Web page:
From 2010 to 2020, the 55,000 Degrees partnership led efforts to help Louisville’s residents earn tens of thousands of postsecondary degrees. While 55,000 Degrees is no longer in operation, its mission lives on through a culture of learning through data and of collaborating across sectors. This page outlines the legacy of 55,000 Degrees and the continued journey to make Louisville a more-educated city so residents of all backgrounds have the opportunity to thrive.
For a brief history of 55,000 Degrees, see our press release GLP to House 55,000 Degree Data, Others Continue Work[LINK]. For more details, explore the data, reports, videos, and information below.
LOUISVILLE WAS AT A CROSSROADS as city and county governments merged in 2003. With unity came a community consensus to take stock of our city’s strengths and our challenges. Whether the issue was attracting new jobs or improving quality of life for all residents, the top priority for the new city of Louisville to flourish became increasingly clear: Education.
More opportunities for individuals as lifetime earnings nearly double with a college degree. More opportunities for the city as it competes for 21st-century jobs and improves its quality of life.
The Greater Louisville Project, an organization that has benchmarked the city’s progress since merger, consistently listed education as the most important deep driver for positive change. And the community had united behind a number of education initiatives including improving reading and graduation rates.
To jumpstart a new level of community conversation, Mayor Jerry Abramson invited school superintendents, college and university presidents and civic leaders to a new Education Roundtable in late 2008.
To look at strategies to raise educational attainment and create transformational change. At the same time, Business Leaders for Education, organized by Greater Louisville Inc., called for the urgent need to respond to global competitiveness challenges. They brought in the Business Higher Education Forum in August 2009 to help with a retreat to focus on solutions. Goal teams headed by university leaders rolled up their sleeves and developed a plan.
And in May 2010, the members of the Roundtable signed the historic Greater Louisville Education Commitment with five key objectives:
Create and support a college-going culture
Use the business community’s unique points of leverage to accelerate attainment
Prepare students for success in college, career, citizenship and life
Make post-secondary education accessible and affordable
Increase educational persistence, performance and progress
In October 2010, a new public-private partnership called 55,000 Degrees took on this mission with the support of local foundations to launch Louisville into the top tier of our competitor cities with the bold goal of adding 40,000 bachelor’s degrees and 15,000 associate degrees by 2020.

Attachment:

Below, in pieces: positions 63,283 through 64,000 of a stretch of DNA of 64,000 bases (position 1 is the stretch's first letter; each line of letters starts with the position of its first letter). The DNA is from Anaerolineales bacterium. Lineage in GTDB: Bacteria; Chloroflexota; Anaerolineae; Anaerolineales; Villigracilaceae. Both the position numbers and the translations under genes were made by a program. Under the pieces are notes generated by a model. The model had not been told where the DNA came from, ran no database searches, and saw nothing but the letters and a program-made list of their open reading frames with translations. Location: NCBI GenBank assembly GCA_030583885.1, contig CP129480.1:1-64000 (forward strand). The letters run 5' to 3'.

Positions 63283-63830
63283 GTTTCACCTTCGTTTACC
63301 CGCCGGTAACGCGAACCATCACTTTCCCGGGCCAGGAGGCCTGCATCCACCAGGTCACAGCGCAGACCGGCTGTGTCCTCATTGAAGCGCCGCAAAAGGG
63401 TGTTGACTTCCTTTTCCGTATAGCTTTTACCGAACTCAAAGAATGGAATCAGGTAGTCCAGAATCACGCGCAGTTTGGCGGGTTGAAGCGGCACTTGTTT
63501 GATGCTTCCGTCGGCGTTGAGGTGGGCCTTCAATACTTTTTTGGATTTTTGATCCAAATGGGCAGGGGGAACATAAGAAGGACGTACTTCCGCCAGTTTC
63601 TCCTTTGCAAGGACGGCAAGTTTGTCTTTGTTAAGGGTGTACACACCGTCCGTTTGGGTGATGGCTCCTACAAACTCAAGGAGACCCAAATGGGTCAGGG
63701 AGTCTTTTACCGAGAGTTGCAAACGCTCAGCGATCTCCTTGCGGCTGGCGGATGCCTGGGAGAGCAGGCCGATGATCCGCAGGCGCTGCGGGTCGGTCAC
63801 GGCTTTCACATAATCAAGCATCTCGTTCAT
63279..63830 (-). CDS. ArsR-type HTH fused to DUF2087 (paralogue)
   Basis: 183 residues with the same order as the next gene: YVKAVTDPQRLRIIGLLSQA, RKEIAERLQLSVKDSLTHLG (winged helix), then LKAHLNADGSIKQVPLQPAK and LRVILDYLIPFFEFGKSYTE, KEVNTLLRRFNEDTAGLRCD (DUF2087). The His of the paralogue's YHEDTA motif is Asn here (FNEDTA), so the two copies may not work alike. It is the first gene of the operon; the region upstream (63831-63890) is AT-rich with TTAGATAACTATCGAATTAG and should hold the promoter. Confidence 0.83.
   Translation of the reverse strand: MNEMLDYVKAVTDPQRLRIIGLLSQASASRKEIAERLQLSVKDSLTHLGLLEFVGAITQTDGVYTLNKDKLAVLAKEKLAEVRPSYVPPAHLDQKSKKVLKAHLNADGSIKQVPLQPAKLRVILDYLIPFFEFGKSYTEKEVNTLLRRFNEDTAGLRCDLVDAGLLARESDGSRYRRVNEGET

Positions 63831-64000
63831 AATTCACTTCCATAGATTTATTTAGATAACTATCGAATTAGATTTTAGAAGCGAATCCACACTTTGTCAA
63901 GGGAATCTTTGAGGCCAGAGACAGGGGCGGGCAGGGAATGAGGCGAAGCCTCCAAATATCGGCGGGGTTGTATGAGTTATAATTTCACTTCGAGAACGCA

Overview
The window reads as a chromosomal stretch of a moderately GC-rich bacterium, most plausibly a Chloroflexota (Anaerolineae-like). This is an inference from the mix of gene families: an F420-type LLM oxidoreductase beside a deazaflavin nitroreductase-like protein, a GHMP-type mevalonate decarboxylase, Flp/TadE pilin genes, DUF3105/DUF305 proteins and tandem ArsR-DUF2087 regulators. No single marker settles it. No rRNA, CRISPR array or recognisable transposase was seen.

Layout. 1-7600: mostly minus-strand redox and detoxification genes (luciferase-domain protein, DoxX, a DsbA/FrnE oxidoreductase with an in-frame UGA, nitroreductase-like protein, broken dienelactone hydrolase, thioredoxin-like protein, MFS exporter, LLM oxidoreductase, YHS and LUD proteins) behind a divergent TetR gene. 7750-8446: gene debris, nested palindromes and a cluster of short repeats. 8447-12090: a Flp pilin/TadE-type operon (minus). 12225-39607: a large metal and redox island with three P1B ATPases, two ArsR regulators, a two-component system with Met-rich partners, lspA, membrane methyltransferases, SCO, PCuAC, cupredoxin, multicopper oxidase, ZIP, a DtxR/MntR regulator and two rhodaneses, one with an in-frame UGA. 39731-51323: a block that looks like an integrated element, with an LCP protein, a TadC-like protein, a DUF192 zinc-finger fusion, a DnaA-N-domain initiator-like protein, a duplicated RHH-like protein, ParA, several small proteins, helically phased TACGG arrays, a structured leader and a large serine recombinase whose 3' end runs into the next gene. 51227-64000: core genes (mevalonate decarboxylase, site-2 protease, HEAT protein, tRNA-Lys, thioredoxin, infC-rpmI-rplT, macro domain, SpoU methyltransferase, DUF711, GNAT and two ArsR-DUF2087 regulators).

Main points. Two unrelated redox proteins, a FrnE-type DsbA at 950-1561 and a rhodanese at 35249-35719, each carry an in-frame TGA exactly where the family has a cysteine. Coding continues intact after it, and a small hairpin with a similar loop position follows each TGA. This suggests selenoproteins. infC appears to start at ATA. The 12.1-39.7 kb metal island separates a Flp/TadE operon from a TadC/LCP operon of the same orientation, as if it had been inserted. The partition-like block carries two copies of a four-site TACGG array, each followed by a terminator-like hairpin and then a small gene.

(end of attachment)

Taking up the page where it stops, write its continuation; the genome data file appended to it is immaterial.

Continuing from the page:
Continuing the Work
As 55,000 Degrees closed out its 10-year initiative, its executive director and several key partners reflected on the impact of 55K and looked forward to what is needed to continue increasing affordable, equitable postsecondary education in Louisville. Their op-eds were published in the Courier Journal’s Forum section:
For each indicator, Greater Louisville Project assigns cities into one of three groups (high-performing, middle-of-the-pack, and low-performing) based on how they compare to other cities. The assignment is based on how cities naturally cluster on that indicator. Sometimes, the differences between cities are very small, and the difference between a city ranked 5th and 6th could simply be a matter of the sampling error that arises from using survey data. Thus, rather than always make a division that declares the top 5 to be the top tier, we use a natural breaks algorithm to look for a cluster of cities that is outperforming the rest, a cluster that is about average, and a cluster that is lagging. This clustering gives us a better indication of where Louisville is thriving and where Louisville has room to learn from cities that are doing better.
Z-scores (or standardization) is a way to combine data with different units of measurement into a single index. The z-score is a measure of how far away a city (or census tract, etc.) is from the average city. In order to be comparable across different units of measurement, the z-score is the distance from the mean measured in standard deviations (e.g. if Louisville has a z-score of 1 it means Louisville is 1 standard deviation above the mean of its peer cities).
Data from the Robert Wood Johnson Foundation's County Health Rankings use z-scores and all z-scores are relative to the mean of Louisville's peer cities. (On the County Health Rankings site z-scores are relative to all the counties in each state - thus z-scores reported by GLP will be different, because we are using a different reference group). The Greater Louisville Project also uses z-scores in our multidimensional poverty index, which compares each census tract to the mean of all census tracts in Louisville.